Together with the deputy head, we launched our Code Club in January and have been overwhelmed by its success so far. We wanted to start small, so we offered ten places for our after-school club. These were immediately filled, with other students asking when they would be able to join.

First sessions

I was very nervous at our first session, but the students were so excited that they soon calmed my nerves. As the children had already done some Scratch programming, we decided we would ease ourselves in by beginning with the Scratch module 1 projects. This worked well, and over the next few weeks, we quickly got into a routine.

The children have a wide range of abilities; some use Scratch at home, and some had only ever used it once or twice. To avoid problems with students getting bored or finding it too difficult, we allow them to work at their own pace. The more confident students are racing ahead, while others take a couple of sessions to complete a project. Some are enjoying it so much that they continue to work on their projects at home!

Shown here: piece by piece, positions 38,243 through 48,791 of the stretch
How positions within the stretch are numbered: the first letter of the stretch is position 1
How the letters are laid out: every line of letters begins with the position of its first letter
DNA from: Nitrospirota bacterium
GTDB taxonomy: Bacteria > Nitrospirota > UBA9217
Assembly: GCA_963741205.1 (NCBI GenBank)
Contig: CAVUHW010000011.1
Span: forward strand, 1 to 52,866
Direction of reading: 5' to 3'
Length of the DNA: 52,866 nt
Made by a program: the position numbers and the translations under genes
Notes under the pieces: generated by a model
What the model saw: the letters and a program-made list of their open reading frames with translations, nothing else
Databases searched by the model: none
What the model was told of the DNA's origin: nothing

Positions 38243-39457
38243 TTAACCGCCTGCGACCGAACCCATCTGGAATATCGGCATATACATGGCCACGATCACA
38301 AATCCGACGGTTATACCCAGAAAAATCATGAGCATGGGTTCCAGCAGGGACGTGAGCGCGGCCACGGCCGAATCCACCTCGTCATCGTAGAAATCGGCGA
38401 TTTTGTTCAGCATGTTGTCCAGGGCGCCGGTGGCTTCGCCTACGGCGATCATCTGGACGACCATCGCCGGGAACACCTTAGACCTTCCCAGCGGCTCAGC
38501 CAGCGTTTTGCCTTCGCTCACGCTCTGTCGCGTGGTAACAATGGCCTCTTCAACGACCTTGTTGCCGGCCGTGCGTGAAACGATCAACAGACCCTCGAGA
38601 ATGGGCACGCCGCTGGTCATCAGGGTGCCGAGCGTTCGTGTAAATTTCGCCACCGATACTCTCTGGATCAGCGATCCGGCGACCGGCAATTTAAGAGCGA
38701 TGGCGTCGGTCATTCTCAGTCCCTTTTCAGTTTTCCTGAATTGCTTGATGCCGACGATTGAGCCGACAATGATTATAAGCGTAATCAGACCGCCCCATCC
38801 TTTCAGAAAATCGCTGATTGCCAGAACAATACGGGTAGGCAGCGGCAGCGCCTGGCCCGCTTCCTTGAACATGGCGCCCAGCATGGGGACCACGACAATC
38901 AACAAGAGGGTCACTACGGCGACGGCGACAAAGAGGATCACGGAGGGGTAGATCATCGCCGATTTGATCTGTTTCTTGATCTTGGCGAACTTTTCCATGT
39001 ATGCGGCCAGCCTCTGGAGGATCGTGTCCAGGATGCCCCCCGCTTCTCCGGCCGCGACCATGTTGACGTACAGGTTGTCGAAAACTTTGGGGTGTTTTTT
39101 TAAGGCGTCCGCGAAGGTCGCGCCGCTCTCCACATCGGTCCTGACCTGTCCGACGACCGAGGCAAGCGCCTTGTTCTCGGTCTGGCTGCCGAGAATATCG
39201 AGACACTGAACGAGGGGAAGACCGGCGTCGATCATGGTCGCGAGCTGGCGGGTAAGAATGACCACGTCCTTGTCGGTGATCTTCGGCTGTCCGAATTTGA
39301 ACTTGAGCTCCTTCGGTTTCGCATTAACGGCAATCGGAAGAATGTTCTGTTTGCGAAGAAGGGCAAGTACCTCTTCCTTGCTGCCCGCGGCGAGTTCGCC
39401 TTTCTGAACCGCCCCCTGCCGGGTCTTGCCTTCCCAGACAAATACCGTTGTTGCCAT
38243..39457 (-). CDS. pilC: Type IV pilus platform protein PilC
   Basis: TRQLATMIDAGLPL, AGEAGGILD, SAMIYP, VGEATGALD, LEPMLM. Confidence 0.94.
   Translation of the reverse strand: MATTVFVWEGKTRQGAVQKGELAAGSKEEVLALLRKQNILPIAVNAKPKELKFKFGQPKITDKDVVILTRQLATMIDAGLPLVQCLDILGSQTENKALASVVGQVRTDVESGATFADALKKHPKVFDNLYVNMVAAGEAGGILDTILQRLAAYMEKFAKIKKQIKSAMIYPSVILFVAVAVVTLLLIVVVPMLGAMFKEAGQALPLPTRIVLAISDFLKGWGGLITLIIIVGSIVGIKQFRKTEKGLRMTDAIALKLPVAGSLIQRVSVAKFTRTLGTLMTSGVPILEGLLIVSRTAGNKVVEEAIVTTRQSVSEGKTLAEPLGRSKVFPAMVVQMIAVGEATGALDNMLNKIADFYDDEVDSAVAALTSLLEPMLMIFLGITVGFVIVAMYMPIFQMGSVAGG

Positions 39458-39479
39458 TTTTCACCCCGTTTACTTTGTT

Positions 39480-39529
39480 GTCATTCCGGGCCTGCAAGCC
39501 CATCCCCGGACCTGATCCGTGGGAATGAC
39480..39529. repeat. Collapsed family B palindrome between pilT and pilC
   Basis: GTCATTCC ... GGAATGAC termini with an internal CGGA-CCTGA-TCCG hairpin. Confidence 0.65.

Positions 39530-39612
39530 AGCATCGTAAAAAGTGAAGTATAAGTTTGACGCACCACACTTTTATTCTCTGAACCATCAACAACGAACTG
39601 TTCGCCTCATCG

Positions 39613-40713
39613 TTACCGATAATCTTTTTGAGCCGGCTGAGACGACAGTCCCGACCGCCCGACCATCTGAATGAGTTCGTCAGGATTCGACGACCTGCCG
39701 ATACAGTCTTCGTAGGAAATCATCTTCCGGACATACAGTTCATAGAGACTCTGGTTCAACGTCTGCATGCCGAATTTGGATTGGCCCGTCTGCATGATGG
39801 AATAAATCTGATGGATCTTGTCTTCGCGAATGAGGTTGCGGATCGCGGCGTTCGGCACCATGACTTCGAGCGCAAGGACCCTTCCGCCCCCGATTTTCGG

Now we are even setting additional challenges. During one session, a group of students found they had the ability to record and play back sounds, but since we had no headphones available, the session soon got very loud. At the next session, we decided to set them a challenge: we don’t mind you using sounds, but they have to be used within a program. The students rose to the challenge, and by the end of the session we had a fully working animation of a beatboxing, breakdancing boy, complete with audience applause.

Early impact

After only a few weeks, we could see the confidence and independence of the kids soar. As soon as our students arrive, they know what they are doing and get to work. They are happy to tackle challenges that we set them, and they are always looking for ways to improve their projects. As a club, we avoid simply telling someone the answer if they are stuck, and instead encourage them to investigate or ask another student for advice. The students are always happy to help others out or sit down for a spot of ‘buddy-debugging’.